At the end of the Onewa Road trial, 10 per cent of commuters who saw the signs altered their journeys, he says. Bus patronage rose by 3.5 per cent and journeys on the Peak T1 was reduced by four per cent.
He estimates the AT digital initiatives, including the AT mobile, bring in $14 to $24 million dollars in benefit per year.
These figures are based on customers optimising their journey, lower call volumes with the contact centre while increasing customer satisfaction, and reducing waste across the system.
Jones says all these changes have created a culture where change is ongoing and positive acceptance of the change is widespread.
“Staff are encouraged to be innovative and courageous, without fear of getting things wrong,” he says. “We like to trial new solutions quickly to understand if the intended benefits can be realised. If not, we learn from our failures fast.”
Jones says this attitude, combined with BT communicating the ongoing success of the new approach (they share metrics on service improvements, higher customer satisfaction, and more timely delivery) has led to internal customers embracing these changes, and joining in this new way of working.
Iterative, continual learning
BT now creates technology solutions using an iterative approach in close consultation with our customers, he says.
Minimum viable products are developed and evolved collaboratively. Project delivery teams have adapted well to the changes, as have management.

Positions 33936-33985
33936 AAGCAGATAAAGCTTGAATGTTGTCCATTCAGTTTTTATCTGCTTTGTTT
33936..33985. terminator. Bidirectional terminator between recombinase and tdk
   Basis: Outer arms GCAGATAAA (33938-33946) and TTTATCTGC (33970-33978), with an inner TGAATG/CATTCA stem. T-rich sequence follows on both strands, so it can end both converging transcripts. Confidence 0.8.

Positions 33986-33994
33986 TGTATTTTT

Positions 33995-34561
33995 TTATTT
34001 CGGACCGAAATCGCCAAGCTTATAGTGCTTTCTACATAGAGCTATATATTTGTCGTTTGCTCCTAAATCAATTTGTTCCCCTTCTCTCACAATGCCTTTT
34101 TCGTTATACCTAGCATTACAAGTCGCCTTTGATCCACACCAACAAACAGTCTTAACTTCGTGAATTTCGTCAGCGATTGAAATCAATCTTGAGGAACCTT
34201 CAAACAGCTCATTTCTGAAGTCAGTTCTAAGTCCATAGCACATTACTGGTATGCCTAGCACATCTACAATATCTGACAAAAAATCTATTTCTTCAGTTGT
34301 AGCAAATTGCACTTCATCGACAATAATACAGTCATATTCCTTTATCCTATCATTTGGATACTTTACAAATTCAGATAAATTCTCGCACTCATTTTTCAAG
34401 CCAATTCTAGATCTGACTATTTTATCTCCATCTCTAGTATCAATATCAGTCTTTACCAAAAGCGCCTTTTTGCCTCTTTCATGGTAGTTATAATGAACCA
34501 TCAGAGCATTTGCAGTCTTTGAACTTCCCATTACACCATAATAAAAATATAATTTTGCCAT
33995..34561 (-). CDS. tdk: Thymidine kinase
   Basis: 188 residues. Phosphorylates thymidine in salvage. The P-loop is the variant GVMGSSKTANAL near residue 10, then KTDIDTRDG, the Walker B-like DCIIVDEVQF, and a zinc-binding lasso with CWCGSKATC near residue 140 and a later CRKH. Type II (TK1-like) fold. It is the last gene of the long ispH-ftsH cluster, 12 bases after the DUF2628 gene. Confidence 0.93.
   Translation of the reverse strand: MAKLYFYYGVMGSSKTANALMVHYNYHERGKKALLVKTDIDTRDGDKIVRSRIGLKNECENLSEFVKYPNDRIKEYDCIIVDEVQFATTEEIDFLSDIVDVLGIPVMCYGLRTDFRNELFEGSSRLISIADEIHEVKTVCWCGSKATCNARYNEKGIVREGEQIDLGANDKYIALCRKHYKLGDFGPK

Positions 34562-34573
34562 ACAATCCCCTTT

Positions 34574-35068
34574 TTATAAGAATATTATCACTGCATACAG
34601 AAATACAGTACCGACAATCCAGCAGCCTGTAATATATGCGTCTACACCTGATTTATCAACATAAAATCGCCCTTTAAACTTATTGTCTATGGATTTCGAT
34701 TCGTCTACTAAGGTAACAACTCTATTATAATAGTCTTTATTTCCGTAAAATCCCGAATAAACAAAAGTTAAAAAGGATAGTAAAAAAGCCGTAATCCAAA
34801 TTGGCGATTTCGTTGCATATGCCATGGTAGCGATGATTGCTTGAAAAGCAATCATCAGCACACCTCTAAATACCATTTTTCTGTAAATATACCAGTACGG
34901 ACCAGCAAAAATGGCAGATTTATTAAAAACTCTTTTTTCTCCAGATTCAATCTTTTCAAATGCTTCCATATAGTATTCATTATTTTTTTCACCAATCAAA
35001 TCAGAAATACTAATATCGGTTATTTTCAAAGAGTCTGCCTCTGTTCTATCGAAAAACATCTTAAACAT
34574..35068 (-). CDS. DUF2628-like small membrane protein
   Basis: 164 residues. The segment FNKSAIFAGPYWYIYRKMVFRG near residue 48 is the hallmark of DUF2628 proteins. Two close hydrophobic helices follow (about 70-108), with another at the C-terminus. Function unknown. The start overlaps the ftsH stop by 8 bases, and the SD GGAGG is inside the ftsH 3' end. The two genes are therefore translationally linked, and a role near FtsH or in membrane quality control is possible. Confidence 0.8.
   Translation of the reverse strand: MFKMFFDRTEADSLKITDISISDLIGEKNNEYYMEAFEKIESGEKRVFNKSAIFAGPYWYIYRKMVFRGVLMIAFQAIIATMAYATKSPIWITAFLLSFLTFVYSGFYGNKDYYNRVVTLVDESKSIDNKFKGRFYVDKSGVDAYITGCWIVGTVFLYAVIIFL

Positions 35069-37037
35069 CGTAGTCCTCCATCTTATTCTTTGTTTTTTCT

“Changing to a ‘Culture of Value’ has helped drive a sense of ownership for product owners and teams, and given them freedom to be creative in how they deliver value. As expected, there have been some failures, but we actively promote these as learning opportunities,” says Jones.
Staff continue to be on a learning curve because of the way that the BT Team operates and delivers. The use of new digital methods has given team members a new perspective on working more efficiently and effectively.
It has also helped break down multiple silos within AT’s structure and promoted cross-functional teams.
Working this way has seen a decrease in traditional project delivery methods from 70 per cent to 30 per cent with a corresponding increase using agile from 5 per cent to 50 per cent.
Jones says AT provides opportunities for full-time staff to boost their knowledge and skills.
AT also supports employees undertaking tertiary study, and funds industry specific certifications such as Prince2, Managing Successful Programmes (MSP) and Scaled Agile Framework (SAFe).
The organisation started over a year ago an early career programme that aimed to grow talent internally.
The programme has takes in over 20 graduates from a different cultures and backgrounds each year, and provides them with opportunities to develop skills and capabilities. Jones says five of these graduates are now working in his team.
BT has developed a learning management system, which allows staff to register for internal courses that cover a range of relevant and useful topics such as leadership, technology, and customer service.
Any AT employee can request a flexible work arrangement as there are numerous benefits, including increasing a sense of wellbeing, reducing commute times, and increasing loyalty to the organisation, says Jones.
The organisation has been Rainbow Tick (RT) certified, an impetus to ensure the organisations are safe and welcoming for all employees. Jones says at least half a dozen BT staff participated in the focus groups that were involved in AT’s Rainbow Tick evaluation and subsequent certification.
Last year, his team ran two IT expos, attended by more than 600 AT staff. The exhibits demonstrated innovative and interactive technology solutions that BT has been implementing, with a special focus on safety initiatives.
In the months ahead, Jones says AT will continue to evolve as it forges a “culture of value” where staff are given the freedom to be creative in how they deliver value.
“There will be increased focus on collaboration, and putting the customer first, an ethos first demonstrated by Customer Central.”